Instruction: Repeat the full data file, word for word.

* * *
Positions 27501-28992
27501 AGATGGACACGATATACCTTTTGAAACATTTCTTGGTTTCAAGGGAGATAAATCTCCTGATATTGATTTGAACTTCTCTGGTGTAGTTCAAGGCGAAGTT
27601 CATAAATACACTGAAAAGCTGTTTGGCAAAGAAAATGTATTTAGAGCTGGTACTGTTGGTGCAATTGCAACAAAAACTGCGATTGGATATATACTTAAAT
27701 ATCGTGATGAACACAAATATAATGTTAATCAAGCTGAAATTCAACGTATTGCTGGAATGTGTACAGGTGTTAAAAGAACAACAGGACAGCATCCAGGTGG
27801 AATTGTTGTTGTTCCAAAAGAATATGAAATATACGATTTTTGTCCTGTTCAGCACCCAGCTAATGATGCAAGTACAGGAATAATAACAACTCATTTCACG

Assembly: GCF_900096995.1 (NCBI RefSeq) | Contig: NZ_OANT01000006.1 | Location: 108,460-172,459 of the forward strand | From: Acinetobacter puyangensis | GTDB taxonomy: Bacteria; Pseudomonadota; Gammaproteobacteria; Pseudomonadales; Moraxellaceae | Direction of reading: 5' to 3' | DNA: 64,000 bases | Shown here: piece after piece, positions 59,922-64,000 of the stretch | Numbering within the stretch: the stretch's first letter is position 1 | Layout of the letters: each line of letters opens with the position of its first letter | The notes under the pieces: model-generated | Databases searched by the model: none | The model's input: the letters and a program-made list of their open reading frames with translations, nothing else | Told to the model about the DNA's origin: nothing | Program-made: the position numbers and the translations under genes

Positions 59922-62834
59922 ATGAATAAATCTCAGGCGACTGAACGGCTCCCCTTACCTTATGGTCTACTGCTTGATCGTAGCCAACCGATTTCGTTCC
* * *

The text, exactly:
Positions 27501-28992
27501 AGATGGACACGATATACCTTTTGAAACATTTCTTGGTTTCAAGGGAGATAAATCTCCTGATATTGATTTGAACTTCTCTGGTGTAGTTCAAGGCGAAGTT
27601 CATAAATACACTGAAAAGCTGTTTGGCAAAGAAAATGTATTTAGAGCTGGTACTGTTGGTGCAATTGCAACAAAAACTGCGATTGGATATATACTTAAAT
27701 ATCGTGATGAACACAAATATAATGTTAATCAAGCTGAAATTCAACGTATTGCTGGAATGTGTACAGGTGTTAAAAGAACAACAGGACAGCATCCAGGTGG
27801 AATTGTTGTTGTTCCAAAAGAATATGAAATATACGATTTTTGTCCTGTTCAGCACCCAGCTAATGATGCAAGTACAGGAATAATAACAACTCATTTCACG

Assembly: GCF_900096995.1 (NCBI RefSeq) | Contig: NZ_OANT01000006.1 | Location: 108,460-172,459 of the forward strand | From: Acinetobacter puyangensis | GTDB taxonomy: Bacteria; Pseudomonadota; Gammaproteobacteria; Pseudomonadales; Moraxellaceae | Direction of reading: 5' to 3' | DNA: 64,000 bases | Shown here: piece after piece, positions 59,922-64,000 of the stretch | Numbering within the stretch: the stretch's first letter is position 1 | Layout of the letters: each line of letters opens with the position of its first letter | The notes under the pieces: model-generated | Databases searched by the model: none | The model's input: the letters and a program-made list of their open reading frames with translations, nothing else | Told to the model about the DNA's origin: nothing | Program-made: the position numbers and the translations under genes

Positions 59922-62834
59922 ATGAATAAATCTCAGGCGACTGAACGGCTCCCCTTACCTTATGGTCTACTGCTTGATCGTAGCCAACCGATTTCGTTCC